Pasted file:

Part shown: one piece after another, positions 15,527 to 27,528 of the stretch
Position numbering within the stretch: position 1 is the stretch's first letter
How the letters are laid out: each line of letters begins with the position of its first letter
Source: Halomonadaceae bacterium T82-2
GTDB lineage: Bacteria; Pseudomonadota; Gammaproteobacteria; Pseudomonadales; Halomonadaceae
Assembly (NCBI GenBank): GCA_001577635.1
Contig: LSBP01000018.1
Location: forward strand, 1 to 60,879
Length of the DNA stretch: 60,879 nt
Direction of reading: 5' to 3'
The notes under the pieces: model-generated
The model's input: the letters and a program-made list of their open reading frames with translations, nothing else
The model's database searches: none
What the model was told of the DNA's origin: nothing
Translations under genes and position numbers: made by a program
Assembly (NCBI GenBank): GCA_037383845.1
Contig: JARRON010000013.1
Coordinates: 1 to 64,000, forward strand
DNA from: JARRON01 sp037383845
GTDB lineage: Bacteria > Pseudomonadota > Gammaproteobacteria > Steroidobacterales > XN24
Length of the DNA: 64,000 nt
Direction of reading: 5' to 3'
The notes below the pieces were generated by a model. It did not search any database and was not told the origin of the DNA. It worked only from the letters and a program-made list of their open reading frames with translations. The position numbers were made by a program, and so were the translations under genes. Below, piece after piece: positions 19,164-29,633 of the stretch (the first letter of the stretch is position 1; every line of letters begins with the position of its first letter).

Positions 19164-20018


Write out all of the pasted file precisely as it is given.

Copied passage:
Part shown: one piece after another, positions 15,527 to 27,528 of the stretch
Position numbering within the stretch: position 1 is the stretch's first letter
How the letters are laid out: each line of letters begins with the position of its first letter
Source: Halomonadaceae bacterium T82-2
GTDB lineage: Bacteria; Pseudomonadota; Gammaproteobacteria; Pseudomonadales; Halomonadaceae
Assembly (NCBI GenBank): GCA_001577635.1
Contig: LSBP01000018.1
Location: forward strand, 1 to 60,879
Length of the DNA stretch: 60,879 nt
Direction of reading: 5' to 3'
The notes under the pieces: model-generated
The model's input: the letters and a program-made list of their open reading frames with translations, nothing else
The model's database searches: none
What the model was told of the DNA's origin: nothing
Translations under genes and position numbers: made by a program
Assembly (NCBI GenBank): GCA_037383845.1
Contig: JARRON010000013.1
Coordinates: 1 to 64,000, forward strand
DNA from: JARRON01 sp037383845
GTDB lineage: Bacteria > Pseudomonadota > Gammaproteobacteria > Steroidobacterales > XN24
Length of the DNA: 64,000 nt
Direction of reading: 5' to 3'
The notes below the pieces were generated by a model. It did not search any database and was not told the origin of the DNA. It worked only from the letters and a program-made list of their open reading frames with translations. The position numbers were made by a program, and so were the translations under genes. Below, piece after piece: positions 19,164-29,633 of the stretch (the first letter of the stretch is position 1; every line of letters begins with the position of its first letter).

Positions 19164-20018